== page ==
A Review: Umphrey's McGee (Columbus, OH)
Review By: Greg Molitor
Photos By: Jessica Pace
1. relative worth, merit, or importance…
What is the value of a musical performance? Is it merely the sum of the collection of notes, images, and conversations held during said performance, or is it more?
Value can be as difficult to define as it is to measure, but it is not a foreign concept for most. From my experience, individuals, even if they cannot objectify certain elements or themes within music, are often in-tune with what they enjoy and what they find to be less desirable. Value can be sensed naturally, and its exact definition is not necessary for the appreciation of music’s intricacies.
With my 50th Umphrey’s McGee show on the horizon, I felt like this was a more-than-appropriate set of questions to ask to both a larger scale and myself.
Fast forward to March 5th, 2010. It’s 2:00 in the afternoon, and BK, Jekisa, Zach Noob, and I have piled into my Saturn to make the trip to Columbus. The following drive was a triumphant one, due to the fact we were each able to secure UM Bowl tickets for next month’s extravaganza earlier that afternoon (check umbowl.com for more information). After arriving in Columbus, we met up with Naylor and Christina for pre-show burgers and drinks. I hadn’t seen Naylor in a few months, and it was a pleasure to reconnect with an old friend for a couple hours before the show.
As we made our way into the Newport Music Hall, the age and overall quality of the venue caught my eye. There’s no easy way to sugarcoat it…the Newport is in serious need of renovation. The place was a dump. We arrived around 8:15 to a mostly empty venue, and the opener, Ugly Suit, took the stage a few minutes later.
The Uglysuit comes from the same class of Rock & Roll as Akron/Family and Dr. Dog. Their sound was lo-fi and reverb heavy, which normally is the kind of sound that I don’t dig. I did, however, find them to be more entertaining than the contemporary bands they are trying to imitate. For me, the highlight of their set featured a sit-in by Umphrey’s McGee keyboardist Joel Cummins. If The Uglysuit tightened its sound, I think they are capable of capturing a loyal following if they haven’t already. Again, it’s not necessary the sound I am looking for in a band, but I can see the potential for others to really enjoy their music.
On a side note, most of The Uglysuit’s six members had ridiculously long hair. From the first note played, the bass player (who might have had the longest hair of them all) literally continued to head-bang the entire show. Hilarious!
As The Uglysuit was playing, a noticeable amount of people had arrived. By the time they were finished, the venue was closed to being packed. The crowd was young and energetic, much like most crowds I am accustomed to seeing at UM shows. Young crowds can be frustrating, and I’ve had especially tough luck in the state of Ohio. This crowd certainly wasn’t the most respectful, but it well within my tolerance range. At this point, I was ready for some UM!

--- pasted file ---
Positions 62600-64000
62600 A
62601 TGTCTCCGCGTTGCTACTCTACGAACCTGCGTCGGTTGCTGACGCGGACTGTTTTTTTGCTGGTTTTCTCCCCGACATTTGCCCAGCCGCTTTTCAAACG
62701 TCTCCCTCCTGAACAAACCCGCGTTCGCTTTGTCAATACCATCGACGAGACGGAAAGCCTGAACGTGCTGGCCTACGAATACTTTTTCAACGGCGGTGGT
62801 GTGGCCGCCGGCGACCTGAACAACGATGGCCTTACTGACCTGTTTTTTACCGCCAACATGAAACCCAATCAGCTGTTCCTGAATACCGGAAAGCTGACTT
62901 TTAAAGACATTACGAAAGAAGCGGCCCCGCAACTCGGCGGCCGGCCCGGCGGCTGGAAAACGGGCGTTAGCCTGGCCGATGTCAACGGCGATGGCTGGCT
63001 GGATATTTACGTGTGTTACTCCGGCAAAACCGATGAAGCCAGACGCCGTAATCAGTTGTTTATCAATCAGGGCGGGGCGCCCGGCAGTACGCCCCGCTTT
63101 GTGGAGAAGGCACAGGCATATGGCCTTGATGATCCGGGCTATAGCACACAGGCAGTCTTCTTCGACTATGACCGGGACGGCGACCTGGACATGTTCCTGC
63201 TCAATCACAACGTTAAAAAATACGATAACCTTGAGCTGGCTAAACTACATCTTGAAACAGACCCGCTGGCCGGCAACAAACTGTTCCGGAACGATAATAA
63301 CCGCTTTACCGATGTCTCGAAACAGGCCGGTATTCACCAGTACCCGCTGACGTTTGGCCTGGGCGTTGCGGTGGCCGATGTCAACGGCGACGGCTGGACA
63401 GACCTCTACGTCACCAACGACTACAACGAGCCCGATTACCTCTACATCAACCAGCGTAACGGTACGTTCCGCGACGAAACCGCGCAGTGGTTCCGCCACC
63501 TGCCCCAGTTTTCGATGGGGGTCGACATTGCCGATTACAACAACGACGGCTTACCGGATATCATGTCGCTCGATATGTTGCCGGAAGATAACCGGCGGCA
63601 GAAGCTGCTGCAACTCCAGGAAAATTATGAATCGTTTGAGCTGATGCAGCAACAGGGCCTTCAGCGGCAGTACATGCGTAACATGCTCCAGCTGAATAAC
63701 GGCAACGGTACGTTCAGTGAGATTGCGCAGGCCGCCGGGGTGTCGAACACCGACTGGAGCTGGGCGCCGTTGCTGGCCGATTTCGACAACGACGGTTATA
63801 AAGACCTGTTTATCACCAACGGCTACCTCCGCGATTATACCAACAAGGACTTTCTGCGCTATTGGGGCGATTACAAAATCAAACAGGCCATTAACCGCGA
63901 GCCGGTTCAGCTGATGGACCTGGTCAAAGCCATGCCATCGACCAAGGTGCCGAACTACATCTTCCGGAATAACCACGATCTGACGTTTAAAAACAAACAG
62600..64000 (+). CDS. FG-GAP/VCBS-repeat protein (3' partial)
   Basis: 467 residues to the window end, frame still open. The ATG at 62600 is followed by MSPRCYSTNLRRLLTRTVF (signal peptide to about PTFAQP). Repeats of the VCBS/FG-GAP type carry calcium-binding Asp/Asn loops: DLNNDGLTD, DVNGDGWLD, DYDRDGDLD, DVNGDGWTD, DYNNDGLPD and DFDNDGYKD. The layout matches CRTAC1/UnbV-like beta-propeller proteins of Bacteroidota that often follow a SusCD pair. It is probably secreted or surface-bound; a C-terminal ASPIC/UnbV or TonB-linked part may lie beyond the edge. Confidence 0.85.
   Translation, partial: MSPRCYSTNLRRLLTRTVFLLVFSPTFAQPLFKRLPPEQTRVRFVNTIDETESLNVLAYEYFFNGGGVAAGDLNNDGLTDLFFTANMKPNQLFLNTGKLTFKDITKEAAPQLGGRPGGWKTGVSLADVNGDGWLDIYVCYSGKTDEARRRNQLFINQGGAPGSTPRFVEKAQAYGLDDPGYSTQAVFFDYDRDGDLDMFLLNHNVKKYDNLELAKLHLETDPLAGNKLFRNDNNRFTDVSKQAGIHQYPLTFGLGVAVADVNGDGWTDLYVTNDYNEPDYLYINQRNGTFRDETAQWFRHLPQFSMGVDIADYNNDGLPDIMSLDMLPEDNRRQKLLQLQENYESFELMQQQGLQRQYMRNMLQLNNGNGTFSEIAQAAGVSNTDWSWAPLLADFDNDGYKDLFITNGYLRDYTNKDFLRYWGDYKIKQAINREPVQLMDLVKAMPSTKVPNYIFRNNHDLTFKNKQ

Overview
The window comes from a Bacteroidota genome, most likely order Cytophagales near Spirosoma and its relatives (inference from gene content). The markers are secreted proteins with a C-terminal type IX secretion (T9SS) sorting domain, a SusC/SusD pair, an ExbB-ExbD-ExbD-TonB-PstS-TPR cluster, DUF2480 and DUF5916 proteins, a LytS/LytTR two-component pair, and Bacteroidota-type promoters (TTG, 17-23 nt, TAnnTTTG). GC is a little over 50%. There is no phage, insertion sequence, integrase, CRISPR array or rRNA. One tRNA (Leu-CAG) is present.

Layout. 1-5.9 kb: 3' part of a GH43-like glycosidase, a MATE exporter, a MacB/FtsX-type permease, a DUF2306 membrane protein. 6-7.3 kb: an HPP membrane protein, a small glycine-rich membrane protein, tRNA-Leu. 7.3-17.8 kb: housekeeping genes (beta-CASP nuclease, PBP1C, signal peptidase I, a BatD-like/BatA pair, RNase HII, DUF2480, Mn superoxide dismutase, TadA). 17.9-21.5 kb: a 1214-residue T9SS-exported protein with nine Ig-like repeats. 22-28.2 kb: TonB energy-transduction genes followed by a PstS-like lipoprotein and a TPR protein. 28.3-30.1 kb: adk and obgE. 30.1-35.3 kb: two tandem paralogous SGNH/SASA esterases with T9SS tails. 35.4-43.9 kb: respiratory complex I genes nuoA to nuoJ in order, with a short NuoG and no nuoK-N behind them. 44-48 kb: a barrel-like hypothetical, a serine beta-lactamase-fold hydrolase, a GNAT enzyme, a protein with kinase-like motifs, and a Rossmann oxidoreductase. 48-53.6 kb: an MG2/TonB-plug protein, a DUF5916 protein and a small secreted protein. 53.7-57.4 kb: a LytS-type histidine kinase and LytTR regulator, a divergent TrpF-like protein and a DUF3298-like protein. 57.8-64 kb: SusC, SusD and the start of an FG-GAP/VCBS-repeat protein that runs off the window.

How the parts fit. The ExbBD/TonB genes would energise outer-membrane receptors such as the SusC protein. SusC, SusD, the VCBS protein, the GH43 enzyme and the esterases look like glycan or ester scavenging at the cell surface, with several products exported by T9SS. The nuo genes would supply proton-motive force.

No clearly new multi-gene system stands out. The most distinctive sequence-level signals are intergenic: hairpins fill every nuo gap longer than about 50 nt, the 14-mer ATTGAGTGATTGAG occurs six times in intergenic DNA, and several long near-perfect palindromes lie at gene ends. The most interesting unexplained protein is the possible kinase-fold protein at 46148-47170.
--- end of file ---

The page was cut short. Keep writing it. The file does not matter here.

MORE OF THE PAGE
A few minutes later, the lights dropped and the band made its way to the stage. The band’s arrival to the stage was accompanied by “The Olympic Theme Song”. I had never seen the band enter the stage to this accompanying music, and then I was informed by BK that they had done this a few days prior in Philadelphia. The band was warmly greeted by the anxious crowd, who seemed more than ready to get their faces rocked.
Set one started with “The Haunt”, an older tune that continues to be a mainstay in the band’s song rotation. “The Haunt” exemplifies uniqueness in Umphrey’s McGee’s song crafting and overall approach to making music...they simply do things other bands have not done in the past. Considering the band’s roots are based in the blues, this is not something that is easily done. The jam in “The Haunt” was one of the best of the show and segued into the opening notes of “Passing”, a slow, reflective rocker. I’ll be honest…this is not one of my favorite Umphrey’s McGee songs. It was not one of their best takes on the tune either. Halfway through the song, I noticed the band was a bit looser on this night than most other nights. For Umphrey’s McGee, I’ve noticed that the first couple songs are usually an indicator of how a show will unfold. I’m used to a bit more energy from the boys than what they were giving at this point of the show.
The next song, “1348”, is one of my favorite tunes from their newest album, Mantis. This version started off rockin’, but then abruptly stopped. What happened? The band then began to play the beginning notes to the tune “All Things Ninja”. “All Things Ninja” is a rarely played but adventurous tune. However, the band seemed lost while playing it. This was quite unfortunate after seeing two great versions of “All Things Ninja” previously (check out 05.25.2007 and 06.06.2008 for killer versions). After “All Things Ninja”, the band segued back into “1348” and finished the song. Personally, I think “1348” works best for the band as a set opener or closer, but I love the band for having the courage to try new things with their songs. I don’t, however, think the song is built to have a song sandwiched in-between two of its musical sections. The “1348” > “All Things Ninja” > “1348” sandwich came off as awkward and disjointed in Columbus.
The remainder of the set featured an enjoyable “August”, which was even more enjoyable for Zach Noob due to the fact it was his first electric version of the tune. “August” was followed by a fairly standard “Sociable Jimmy”, a tune I have heard a many times but still love. “Sociable Jimmy” featured an R&B inspired jam that UM likes to throw-in during their sets. I don’t have many complaints about an Umphrey’s McGee live show, but if I had to pick one, it would be that the band often plays the same teases from show to show. After seeing UM fifty times, I’ve heard both “Xxplosive” and “Stranglehold” teases about ten times each.
“Sociable Jimmy” then segued into “Sweetness”, a lovely instrumental piece. The band then segued into “Booth Love”. “Booth Love”, perhaps channeling a bit of Steely Dan and Isaac Hayes, is a relatively newer tune which I had not seen before live. The song is very danceable and melodically pleasing, and I see much potential in its future. The final song of the first set was a Smashing Pumpkins’ cover, “Cherub Rock”. “Cherub Rock” isn’t a favorite cover of mine, but the band has played the hell out of it each time I’ve heard it played. This time was no exception as the version kicked ass and featured the most energy of the first set by far. After a mediocre first set by a band that is capable of much more, one could only hope the energy seen during “Cherub Rock” could translate to a better second set.